Government gets in the charity business because politicians feel they need to 'do something' to help out, and armed with the power of taxation, politicians collect money from people, including the poor, and redistribute it into programs that largely fail to work.
By Wayne Hoffman
Entering a season of charitable giving, a story a few days ago on NBC News caught my eye. It was about a woman named Mary Donnelly, an 83-year-old nurse who "cares for her neighbors the way people used to in this country," said news anchor Brian Williams. On Block Island, Rhode Island, Mary established a charitable foundation in 1979, and has been answering calls for help from people ever since. She responds to appeals for assistance paying electricity bills and mortgages, money to build wheelchair ramps and buy food. Mary's August fundraiser is considered the island's "the social event of the season" and provides the revenue to send out the support checks she provides.
But Williams' intro for the story perhaps unwittingly leaves an unanswered question: Why do people no longer care for their neighbors the way they used to? The answer is fairly simple, actually: The government has taken on the role of caregiver. Neighbors, churches, families and charities that used to be providers of charitable needs have been supplanted by government agencies. In fact, government agencies high-five each other and give awards for signing people up for government programs.
In 2010, Idaho got a $1.2 million bonus from the federal government for efficiently signing people up for Food Stamps. Idaho has had no shortage of people signing up for the federal food aid program. About 104,000 people were on government help in 2008. This summer, some 235,000 were enrolled in government assistance. Based on Idaho's bonus payment, I suppose the government views this as "an improvement." Yay, us.
But take a close look at the charity our government dispenses, and how well those programs work. The government's "charity" in Appalachia is directly responsible for generations of families remaining impoverished. Look at the government's charity in our inner cities, where minority families are encouraged to be single-parent households so they can receive a government handout. And take a look at our the government's charity through unemployment benefits, which helped keep people out of work for months on end. So perverse is this form of charity, that in Canyon County, where unemployment is in the double-digits, growers couldn't find enough people to go pick the fruit from trees; growers were told getting a job in the fruit harvest would've caused unemployed workers to lose their benefit checks.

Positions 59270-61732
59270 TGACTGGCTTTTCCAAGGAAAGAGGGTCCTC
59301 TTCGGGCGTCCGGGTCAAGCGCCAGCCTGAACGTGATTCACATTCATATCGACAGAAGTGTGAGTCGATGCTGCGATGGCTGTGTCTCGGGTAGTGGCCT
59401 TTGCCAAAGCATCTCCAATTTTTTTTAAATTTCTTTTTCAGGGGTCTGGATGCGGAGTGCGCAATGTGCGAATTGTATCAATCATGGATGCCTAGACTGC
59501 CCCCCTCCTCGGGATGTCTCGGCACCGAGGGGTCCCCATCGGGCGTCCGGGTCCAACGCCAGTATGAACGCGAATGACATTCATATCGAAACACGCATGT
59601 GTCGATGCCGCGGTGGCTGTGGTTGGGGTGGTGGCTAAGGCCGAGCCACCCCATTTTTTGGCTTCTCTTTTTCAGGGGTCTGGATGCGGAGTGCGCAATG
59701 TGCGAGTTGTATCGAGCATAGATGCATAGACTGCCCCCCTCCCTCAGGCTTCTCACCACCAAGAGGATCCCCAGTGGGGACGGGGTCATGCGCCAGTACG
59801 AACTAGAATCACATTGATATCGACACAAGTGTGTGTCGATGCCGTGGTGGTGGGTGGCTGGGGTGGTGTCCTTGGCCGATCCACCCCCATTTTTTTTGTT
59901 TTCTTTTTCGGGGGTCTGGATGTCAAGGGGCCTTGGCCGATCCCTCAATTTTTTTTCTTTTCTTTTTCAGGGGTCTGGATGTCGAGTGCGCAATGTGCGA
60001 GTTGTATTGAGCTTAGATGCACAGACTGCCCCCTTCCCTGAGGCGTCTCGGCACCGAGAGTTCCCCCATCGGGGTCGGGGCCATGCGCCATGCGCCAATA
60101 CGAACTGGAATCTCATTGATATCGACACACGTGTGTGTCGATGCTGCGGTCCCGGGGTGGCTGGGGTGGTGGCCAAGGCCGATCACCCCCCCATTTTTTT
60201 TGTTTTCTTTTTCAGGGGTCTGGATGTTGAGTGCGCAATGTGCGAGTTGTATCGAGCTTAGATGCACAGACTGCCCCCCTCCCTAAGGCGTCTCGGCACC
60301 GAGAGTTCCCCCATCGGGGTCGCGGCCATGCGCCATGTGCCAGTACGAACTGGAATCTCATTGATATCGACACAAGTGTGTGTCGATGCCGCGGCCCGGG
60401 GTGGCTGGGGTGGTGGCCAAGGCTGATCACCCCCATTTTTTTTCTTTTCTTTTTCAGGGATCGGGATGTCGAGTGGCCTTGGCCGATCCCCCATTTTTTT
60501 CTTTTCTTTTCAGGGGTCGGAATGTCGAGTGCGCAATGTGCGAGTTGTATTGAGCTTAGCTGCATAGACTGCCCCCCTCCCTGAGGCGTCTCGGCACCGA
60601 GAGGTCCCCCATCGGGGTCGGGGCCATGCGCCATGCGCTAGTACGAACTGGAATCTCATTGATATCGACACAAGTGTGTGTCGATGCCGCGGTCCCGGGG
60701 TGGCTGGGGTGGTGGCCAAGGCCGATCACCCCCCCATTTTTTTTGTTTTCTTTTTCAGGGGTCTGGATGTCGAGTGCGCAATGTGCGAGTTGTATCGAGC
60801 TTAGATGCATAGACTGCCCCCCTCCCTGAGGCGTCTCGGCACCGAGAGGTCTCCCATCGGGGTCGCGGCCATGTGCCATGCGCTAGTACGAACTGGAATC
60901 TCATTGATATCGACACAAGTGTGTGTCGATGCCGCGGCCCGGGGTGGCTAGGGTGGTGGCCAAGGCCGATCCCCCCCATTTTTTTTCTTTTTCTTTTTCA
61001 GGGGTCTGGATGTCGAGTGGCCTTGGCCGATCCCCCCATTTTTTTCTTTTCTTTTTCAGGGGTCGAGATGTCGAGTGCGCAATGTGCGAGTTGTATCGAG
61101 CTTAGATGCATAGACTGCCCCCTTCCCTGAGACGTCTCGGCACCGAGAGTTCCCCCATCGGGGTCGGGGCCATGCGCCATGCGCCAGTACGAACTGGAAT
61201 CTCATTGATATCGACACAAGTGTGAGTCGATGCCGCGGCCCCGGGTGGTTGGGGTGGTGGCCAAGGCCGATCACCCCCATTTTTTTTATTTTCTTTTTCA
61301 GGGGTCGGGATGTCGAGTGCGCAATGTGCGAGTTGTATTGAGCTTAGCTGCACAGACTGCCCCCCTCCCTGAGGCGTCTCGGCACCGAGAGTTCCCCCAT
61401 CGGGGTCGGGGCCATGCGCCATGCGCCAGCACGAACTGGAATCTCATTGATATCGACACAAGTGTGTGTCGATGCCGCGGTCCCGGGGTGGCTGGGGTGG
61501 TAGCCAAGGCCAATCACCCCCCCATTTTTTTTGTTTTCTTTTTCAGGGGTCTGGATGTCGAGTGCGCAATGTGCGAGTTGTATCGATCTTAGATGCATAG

Government gets in the charity business because politicians feel they need to "do something" to help out, and armed with the power of taxation, politicians collect money from people, including the poor, and redistribute it into programs that largely fail to work. Then, seeing those failed programs, the bureaucrats lobby for more money (under the guise of making the program better, but really to sustain their jobs and build their kingdoms), while the politician supports those expansions as a sign to constituents of how much he or she cares about the downtrodden.
But care can be expressed by getting people out of poverty, not onto perpetual government assistance. It costs some $9 million to run Idaho's food stamp program. And Idaho loses another $18 million in revenue by selling food that is tax exempt because it was purchased with food stamps. Somewhere in all that money, we should find a way to incentivize people to get off government welfare and break free of poverty.
If Idaho politicians really care about Idahoans, they need to dismantle broken government assistance programs. Lawmakers need to incentivize the charitable giving that Brian Williams talked about, the charitable giving that has been suppressed by government.